Find us on Facebook!
  • What do you think of Wonder Woman's new look?
  • "She said that Ruven Barkan, a Conservative rabbi, came into her classroom, closed the door and turned out the lights. He asked the class of fourth graders to lie on the floor and relax their bodies. Then, he asked them to pray for abused children." Read Paul Berger's compelling story about a #Savannah community in turmoil:
  • “Everything around me turns orange, then a second of silence, then a bomb goes off!" First installment of Walid Abuzaid’s account of the war in #Gaza:
  • Is boredom un-Jewish?
  • Let's face it: there's really only one Katz's Delicatessen.
  • "Dear Diaspora Jews, I’m sorry to break it to you, but you can’t have it both ways. You can’t insist that every Jew is intrinsically part of the Israeli state and that Jews are also intrinsically separate from, and therefore not responsible for, the actions of the Israeli state." Do you agree?
  • Are Michelangelo's paintings anti-Semitic? Meet the Jews of the Sistine Chapel: http://jd.fo/i4UDl
  • What does the Israel-Hamas war look like through Haredi eyes?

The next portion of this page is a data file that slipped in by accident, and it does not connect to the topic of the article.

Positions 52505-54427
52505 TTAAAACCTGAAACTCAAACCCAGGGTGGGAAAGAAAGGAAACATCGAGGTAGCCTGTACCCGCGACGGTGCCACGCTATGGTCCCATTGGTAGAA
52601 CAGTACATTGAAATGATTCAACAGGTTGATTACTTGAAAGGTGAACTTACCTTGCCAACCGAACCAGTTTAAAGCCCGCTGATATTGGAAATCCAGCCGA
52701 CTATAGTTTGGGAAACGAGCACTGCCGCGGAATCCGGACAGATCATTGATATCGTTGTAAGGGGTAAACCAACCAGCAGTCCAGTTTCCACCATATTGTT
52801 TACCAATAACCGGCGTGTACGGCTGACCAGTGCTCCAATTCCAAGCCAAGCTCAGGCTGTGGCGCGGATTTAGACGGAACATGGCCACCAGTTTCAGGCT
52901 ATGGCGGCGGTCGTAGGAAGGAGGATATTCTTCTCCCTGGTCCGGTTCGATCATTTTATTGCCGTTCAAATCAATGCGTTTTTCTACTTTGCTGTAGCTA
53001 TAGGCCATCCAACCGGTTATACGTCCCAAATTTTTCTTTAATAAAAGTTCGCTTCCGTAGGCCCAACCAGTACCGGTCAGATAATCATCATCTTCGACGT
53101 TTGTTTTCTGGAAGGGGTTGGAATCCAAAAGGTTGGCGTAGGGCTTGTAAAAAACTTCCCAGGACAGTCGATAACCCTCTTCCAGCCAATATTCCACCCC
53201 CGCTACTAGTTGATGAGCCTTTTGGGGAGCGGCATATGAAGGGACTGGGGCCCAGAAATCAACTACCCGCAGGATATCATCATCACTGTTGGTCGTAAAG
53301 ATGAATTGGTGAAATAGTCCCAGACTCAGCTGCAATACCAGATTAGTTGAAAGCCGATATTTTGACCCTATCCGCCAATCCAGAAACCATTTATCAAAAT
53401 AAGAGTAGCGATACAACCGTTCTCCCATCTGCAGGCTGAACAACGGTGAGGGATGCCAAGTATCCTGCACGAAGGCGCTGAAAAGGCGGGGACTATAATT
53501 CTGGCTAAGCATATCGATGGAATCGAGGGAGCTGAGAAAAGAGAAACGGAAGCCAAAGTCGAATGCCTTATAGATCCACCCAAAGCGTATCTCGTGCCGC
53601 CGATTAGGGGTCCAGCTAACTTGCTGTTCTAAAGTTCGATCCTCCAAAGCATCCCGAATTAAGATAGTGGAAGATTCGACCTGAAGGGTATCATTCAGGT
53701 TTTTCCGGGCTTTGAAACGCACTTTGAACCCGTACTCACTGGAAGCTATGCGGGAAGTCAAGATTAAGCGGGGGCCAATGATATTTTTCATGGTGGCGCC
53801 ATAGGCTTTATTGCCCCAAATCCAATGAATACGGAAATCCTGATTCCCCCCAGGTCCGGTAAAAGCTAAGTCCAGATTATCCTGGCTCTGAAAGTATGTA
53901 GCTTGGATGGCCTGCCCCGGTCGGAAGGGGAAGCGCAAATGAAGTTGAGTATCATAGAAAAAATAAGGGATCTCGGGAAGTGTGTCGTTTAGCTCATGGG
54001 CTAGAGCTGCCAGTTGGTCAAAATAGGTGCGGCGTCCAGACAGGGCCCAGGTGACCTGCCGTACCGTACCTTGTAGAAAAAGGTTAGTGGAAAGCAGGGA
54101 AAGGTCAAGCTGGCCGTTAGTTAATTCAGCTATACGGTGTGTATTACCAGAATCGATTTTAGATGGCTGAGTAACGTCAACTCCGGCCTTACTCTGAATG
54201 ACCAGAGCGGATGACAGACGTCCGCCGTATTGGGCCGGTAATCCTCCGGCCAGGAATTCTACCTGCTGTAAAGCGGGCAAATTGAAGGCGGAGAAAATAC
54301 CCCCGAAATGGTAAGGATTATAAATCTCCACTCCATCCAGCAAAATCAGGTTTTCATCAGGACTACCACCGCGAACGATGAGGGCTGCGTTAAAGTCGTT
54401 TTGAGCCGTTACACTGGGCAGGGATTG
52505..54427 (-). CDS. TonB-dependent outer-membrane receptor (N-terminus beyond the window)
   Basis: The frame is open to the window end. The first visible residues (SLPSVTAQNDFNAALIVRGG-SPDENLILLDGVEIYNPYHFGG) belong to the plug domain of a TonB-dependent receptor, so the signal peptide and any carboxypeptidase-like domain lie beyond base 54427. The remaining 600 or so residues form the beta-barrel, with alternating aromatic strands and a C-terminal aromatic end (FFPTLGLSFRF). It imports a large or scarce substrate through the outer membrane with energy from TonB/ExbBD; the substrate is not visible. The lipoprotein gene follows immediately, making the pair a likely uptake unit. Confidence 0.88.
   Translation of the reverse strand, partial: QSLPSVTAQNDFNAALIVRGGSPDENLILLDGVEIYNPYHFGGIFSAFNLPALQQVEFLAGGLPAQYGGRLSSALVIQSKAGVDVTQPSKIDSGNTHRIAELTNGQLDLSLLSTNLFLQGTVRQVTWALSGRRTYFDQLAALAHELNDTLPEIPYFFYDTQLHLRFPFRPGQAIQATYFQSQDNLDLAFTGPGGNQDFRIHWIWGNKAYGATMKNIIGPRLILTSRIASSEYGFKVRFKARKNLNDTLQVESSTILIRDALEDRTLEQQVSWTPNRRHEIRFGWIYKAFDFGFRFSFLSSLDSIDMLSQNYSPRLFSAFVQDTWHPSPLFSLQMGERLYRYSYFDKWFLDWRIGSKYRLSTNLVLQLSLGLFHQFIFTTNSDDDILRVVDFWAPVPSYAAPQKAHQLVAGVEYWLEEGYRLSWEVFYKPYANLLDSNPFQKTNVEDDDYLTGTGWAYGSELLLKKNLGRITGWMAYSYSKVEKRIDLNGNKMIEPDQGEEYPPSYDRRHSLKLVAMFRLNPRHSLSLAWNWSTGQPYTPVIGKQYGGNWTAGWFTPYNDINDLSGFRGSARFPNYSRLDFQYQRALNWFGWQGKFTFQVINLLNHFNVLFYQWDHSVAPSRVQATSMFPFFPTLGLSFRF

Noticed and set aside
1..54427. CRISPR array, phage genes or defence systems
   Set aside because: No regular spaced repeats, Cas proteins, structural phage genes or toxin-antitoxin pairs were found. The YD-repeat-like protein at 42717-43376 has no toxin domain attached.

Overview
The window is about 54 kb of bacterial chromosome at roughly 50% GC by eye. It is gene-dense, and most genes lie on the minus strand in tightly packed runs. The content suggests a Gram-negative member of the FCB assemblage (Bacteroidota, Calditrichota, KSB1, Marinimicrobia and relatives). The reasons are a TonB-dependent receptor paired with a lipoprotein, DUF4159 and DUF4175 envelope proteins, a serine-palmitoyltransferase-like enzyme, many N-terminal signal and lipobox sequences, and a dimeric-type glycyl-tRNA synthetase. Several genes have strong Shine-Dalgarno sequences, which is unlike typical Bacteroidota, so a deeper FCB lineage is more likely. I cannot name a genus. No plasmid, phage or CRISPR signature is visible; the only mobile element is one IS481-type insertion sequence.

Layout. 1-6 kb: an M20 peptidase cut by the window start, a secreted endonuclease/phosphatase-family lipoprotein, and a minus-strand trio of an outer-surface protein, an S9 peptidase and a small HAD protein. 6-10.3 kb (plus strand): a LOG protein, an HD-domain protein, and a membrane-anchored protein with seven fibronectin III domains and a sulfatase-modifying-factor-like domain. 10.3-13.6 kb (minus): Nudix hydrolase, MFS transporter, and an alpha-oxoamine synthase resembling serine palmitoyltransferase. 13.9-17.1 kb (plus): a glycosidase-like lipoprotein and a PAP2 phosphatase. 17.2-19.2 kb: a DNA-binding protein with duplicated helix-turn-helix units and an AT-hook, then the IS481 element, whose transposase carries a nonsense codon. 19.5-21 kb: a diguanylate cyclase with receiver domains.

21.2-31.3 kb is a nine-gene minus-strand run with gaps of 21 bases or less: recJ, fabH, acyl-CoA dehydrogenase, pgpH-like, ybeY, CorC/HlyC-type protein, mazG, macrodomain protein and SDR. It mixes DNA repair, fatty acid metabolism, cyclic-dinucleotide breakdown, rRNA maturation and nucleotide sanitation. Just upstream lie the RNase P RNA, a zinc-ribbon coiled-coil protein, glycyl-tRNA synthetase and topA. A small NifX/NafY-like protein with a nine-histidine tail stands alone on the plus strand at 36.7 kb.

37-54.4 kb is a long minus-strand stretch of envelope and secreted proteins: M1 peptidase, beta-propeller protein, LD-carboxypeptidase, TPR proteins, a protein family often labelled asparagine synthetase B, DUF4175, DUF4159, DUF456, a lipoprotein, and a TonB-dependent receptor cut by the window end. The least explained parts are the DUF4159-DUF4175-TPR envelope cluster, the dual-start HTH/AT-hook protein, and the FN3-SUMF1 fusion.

• Was Israel really shocked to find there are networks of tunnels under Gaza?
  • “Going to Berlin, I had a sense of something waiting there for me. I was searching for something and felt I could unlock it by walking the streets where my grandfather walked and where my father grew up.”
  • How can 3 contradictory theories of Yiddish co-exist? Share this with Yiddish lovers!
  • "We must answer truthfully: Has a drop of all this bloodshed really helped bring us to a better place?”
  • "There are two roads. We have repeatedly taken the one more traveled, and that has made all the difference." Dahlia Scheindlin looks at the roots of Israel's conflict with Gaza.
  • Shalom, Cooperstown! Cooperstown Jewish mayor Jeff Katz and Jeff Idelson, director of the National Baseball Hall of Fame, work together to oversee induction weekend.
  • A boost for morale, if not morals.
  • from-cache

Would you like to receive updates about new stories?




















We will not share your e-mail address or other personal information.

Already subscribed? Manage your subscription.